If the effort is longer, say 45 to 60 days, care must be taken to ensure that authors are available for the whole duration, and that the team can stay engaged without adding multiple trips to home locations, or be distracted by other business (or personal) reasons. Each trip away does more than just add the cost of the travel to the B&P. It also adds the time to ramp up back to where the author was before he stopped writing, plus any time to grasp what has occurred in other sections or with the solicitation itself since his leaving.

In fact, I have seen proposal costs almost double from rotating multiple authors in and out during the proposal. This normally stems from using in-house resources that have a job other that proposal writer, who suddenly are pulled away to go do something else, leaving a void in the proposal team. By the time the new person is found, assigned, and gets up to speed, that person is essentially right where the other person was when he left off, but both people charge to the proposal and there is an additional schedule impact. (If the first person worked a week, and the second person worked a week learning what he did, then you have two weeks of charges but only the same week of schedule/proposal progress). Repeat this for five or six authors (and I have seen it happen more than that during a single proposal) and the costs add up quickly.

Also if there is an oral presentation in addition to a written proposal effort the team configuration and schedules must be controlled so as not to begin too early or too late (resulting in throwing more resources at it, thus increasing Proposal cost). You will most likely need two teams working in parallel, so that all of the materials match. This will almost certainly add cost, so it is essential that you learn there will be orals early on during the pursuit phase so that you can plan and budget accordingly.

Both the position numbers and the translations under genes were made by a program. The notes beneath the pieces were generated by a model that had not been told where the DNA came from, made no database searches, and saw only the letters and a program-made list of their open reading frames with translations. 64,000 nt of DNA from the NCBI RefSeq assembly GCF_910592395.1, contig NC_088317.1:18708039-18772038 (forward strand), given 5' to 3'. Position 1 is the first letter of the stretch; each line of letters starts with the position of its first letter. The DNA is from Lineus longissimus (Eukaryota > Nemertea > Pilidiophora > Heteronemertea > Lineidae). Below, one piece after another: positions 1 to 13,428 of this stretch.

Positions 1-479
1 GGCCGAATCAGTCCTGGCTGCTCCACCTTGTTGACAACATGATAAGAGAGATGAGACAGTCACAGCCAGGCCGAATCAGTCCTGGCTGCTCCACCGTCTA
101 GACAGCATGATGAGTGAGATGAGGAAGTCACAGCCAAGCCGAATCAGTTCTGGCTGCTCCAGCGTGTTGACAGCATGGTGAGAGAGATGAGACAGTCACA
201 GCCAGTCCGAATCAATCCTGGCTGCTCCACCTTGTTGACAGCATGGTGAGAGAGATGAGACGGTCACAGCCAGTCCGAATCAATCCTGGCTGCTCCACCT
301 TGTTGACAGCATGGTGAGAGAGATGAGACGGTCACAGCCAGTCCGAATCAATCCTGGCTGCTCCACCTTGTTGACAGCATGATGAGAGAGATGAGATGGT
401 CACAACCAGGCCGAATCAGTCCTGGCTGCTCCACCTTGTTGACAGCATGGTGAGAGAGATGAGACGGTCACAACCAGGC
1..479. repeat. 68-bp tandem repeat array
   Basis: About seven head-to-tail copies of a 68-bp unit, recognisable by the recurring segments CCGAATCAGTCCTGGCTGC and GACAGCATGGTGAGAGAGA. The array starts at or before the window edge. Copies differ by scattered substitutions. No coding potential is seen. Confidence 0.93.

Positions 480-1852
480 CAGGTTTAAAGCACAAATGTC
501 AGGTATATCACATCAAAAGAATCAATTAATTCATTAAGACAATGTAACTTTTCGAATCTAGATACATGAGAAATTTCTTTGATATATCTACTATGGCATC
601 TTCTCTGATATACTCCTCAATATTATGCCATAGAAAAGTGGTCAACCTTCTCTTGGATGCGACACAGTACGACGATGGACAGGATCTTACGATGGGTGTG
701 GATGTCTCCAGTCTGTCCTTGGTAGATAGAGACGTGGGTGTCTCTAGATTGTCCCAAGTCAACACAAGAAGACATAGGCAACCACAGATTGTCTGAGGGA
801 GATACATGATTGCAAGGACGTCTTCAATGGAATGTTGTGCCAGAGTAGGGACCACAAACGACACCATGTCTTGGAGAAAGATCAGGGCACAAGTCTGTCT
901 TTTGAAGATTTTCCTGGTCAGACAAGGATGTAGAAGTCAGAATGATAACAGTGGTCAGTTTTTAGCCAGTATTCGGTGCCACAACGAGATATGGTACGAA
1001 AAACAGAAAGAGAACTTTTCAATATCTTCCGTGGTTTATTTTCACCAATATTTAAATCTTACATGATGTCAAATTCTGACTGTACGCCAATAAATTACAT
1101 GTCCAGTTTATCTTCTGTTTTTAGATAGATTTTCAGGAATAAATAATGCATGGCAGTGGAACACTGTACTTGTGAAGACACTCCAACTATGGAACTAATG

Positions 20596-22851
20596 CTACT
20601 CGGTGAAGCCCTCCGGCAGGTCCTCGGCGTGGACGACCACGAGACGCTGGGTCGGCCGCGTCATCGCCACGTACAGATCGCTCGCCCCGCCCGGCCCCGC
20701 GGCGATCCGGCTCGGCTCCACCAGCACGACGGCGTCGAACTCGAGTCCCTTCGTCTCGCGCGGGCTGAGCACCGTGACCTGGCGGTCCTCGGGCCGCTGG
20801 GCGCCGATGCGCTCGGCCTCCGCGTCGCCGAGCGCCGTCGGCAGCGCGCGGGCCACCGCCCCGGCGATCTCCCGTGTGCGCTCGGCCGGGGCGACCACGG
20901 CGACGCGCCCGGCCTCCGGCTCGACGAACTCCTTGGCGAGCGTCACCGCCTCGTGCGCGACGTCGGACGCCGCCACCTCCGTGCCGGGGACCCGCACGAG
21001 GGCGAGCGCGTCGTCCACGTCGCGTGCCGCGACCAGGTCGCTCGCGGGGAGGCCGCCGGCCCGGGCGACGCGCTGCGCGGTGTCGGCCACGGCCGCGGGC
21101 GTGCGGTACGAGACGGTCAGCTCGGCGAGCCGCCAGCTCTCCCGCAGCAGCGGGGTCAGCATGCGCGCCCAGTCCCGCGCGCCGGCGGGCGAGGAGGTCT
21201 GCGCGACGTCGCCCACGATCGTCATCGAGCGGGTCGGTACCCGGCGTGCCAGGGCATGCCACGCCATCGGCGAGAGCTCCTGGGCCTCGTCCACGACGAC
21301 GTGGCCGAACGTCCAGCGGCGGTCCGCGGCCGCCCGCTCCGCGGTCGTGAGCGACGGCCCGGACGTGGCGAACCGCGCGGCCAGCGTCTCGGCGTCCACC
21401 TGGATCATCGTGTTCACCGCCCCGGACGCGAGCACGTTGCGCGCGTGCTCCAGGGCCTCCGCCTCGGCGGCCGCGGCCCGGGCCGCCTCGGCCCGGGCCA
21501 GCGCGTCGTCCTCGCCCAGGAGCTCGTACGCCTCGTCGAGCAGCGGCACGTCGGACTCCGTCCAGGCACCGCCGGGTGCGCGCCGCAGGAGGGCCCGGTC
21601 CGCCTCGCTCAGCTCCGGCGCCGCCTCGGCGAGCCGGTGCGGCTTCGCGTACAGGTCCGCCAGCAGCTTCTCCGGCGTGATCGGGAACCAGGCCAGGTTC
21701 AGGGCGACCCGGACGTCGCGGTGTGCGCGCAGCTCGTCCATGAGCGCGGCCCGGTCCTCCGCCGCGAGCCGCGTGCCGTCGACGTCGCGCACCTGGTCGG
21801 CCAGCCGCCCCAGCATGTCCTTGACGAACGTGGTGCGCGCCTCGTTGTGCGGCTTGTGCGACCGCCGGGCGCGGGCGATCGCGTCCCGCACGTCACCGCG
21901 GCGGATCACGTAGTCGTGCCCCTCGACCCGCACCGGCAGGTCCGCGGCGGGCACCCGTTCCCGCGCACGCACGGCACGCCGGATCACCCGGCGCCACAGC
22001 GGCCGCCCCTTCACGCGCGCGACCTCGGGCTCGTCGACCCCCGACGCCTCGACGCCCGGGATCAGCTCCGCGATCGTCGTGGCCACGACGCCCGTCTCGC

The solution here is to craft a proposal schedule that accommodates the workload using only those resources needed at that point in the process where they have the most influence and are the most effective; and in knowing when the finish line has been crossed, regardless of time remaining.

II. 2. 2 Proposal Team Contribution to Cost

Tied to the above subject, author assignment can be a leading cost contributor to the proposal. In a company that uses existing project resources as authors, proposals always cost more than in companies that use internal technical writers or paid consultants. This is because they do not have to learn how to do a proposal while on a proposal.

Some companies also have team components that add to the cost and are questionable as to how effective they are or what they actually contribute. These sometimes are the Capture Manager or Executive Sponsor. I believe that these can be effective team members, but need to be limited to specific functions at specific times. Also refer to managing the effort, below.

II. 3 Proposal Approach / Methodology

This is where the bulk of the cost growth is incurred. Contributors are normally partly procedural, and partly the company policy that governs proposal cost. The leading causes of why proposals cost as much as they do are:

  • There are too many people who believe they are managing the effort
  • The right people are not accountable for the cost
  • Using the wrong approach to staffing a proposal
  • Outsourcing the entire proposal to an expensive proposal house

II. 4 How RFP Requirements and Approach Affect Cost

Each proposal approach needs to respond to the specific requirements of the solicitation, and not just use what we conveniently have on hand. This means that we cannot simply submit our operating plan, execution plan or use almost any other ready-made documents, but must carefully craft an answer to specific (most times complex) questions being asked as outlined in the proposal instructions.

An exception to this is preparing Standard Form 330 responses for A&E work, or proposals for contracts that are single function in nature such as a grounds maintenance, pest control, or Job Order Contracts.

The RFP itself sometimes contains unique requirements leading to higher cost. Is it an oral, or “Spoken” proposal effort? Severely page limited? Highly graphical response required?